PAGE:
GRK 2516 Soft Matter Seminar

Sept. 14, 2023 at 2:30 p.m. in Minkowski Room, 05-119, Staudingerweg 7 and via Zoom

Thomas Speck

Mariana Cosarinsky

Research seminar of the DFG Research Training Group GRK 2516 (

Modeling drying-induced assembly in colloidal suspensions
Mike Howard (Chemical Engineering, Auburn University, USA)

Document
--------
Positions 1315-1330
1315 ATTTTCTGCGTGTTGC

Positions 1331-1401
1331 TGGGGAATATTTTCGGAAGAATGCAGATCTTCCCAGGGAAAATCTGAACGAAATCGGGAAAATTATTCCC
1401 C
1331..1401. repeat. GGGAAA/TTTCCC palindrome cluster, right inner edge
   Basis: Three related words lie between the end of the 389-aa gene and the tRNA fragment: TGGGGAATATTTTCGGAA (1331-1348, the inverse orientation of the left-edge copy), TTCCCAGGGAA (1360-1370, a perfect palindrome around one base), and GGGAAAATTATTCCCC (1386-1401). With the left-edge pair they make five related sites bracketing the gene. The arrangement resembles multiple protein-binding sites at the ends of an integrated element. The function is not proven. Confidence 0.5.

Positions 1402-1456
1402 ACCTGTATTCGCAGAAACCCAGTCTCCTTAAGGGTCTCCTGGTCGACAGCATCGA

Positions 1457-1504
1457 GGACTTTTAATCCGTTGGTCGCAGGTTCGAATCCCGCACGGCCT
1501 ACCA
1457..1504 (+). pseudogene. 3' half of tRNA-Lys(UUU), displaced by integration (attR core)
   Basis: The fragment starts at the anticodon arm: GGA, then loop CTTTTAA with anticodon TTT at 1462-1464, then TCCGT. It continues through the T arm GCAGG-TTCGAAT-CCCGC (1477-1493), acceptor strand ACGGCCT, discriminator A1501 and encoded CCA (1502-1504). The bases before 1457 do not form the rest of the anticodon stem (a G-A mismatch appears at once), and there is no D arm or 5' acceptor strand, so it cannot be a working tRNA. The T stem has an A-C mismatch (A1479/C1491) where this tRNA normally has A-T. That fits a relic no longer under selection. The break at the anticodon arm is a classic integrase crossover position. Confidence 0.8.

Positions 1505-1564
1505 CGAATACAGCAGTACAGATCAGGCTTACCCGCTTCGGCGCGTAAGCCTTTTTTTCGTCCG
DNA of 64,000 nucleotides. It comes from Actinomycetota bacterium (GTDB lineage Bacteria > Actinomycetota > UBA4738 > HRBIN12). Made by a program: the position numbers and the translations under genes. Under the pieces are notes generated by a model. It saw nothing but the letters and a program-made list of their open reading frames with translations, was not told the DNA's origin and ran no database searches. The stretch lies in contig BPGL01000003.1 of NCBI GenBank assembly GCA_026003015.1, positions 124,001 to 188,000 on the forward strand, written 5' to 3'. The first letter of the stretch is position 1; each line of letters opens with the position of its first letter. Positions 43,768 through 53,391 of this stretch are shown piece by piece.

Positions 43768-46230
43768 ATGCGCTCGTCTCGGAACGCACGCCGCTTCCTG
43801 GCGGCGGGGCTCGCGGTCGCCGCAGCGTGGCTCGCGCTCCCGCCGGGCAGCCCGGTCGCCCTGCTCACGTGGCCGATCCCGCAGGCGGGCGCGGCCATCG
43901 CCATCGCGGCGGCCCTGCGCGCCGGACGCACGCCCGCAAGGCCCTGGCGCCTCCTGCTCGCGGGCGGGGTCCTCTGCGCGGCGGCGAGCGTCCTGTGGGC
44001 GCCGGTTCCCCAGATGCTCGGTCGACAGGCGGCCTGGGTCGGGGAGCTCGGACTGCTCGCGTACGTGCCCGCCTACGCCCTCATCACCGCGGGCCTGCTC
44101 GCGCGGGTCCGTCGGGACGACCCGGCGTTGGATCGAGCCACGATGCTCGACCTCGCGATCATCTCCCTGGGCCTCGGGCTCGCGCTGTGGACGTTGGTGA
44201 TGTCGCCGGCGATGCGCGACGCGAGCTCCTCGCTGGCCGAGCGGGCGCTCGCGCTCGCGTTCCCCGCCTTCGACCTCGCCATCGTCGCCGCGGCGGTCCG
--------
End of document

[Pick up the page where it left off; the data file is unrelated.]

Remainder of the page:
Materials made from nanoparticles (NPs) have highly versatile applications, ranging from household products such as paint to functional materials used for catalysis and optoelectronics. The properties of such materials can be tailored through the chemistry of their NPs as well as the NP composition within the material. A common method to prepare such materials is to disperse the NPs in a solvent at a low volume fraction, then remove the solvent to assemble the NPs into a solid. For example, solvent drying from planar surfaces has been used to make abrasion- and bacteria-resistant NP coatings, while solvent drying from spherical droplets has been used to make porous supraparticles with significant internal void space that is promising for catalysis, photonics, and sorption. The mesoscopic structure of the NPs within these materials is known to depend on both properties of the NPs and the drying conditions; however, predicting it is challenging because the NP self-assembly involves confined molecular thermodynamics and nonequilibrium transport. In this seminar, I will discuss our efforts to use both particle-based simulations and continuum modeling (dynamic density functional theory) to model drying-induced assembly in colloidal suspensions. The two types of models shed different insights into the self-assembly process at different scales. Our principal finding is that solvent-mediated hydrodynamic interactions between NPs play a critical role in the drying process that must be captured to faithfully resolve the final structure in many cases. In future, we envision using these models to design NPs and drying processes to assemble them into materials with targeted compositions.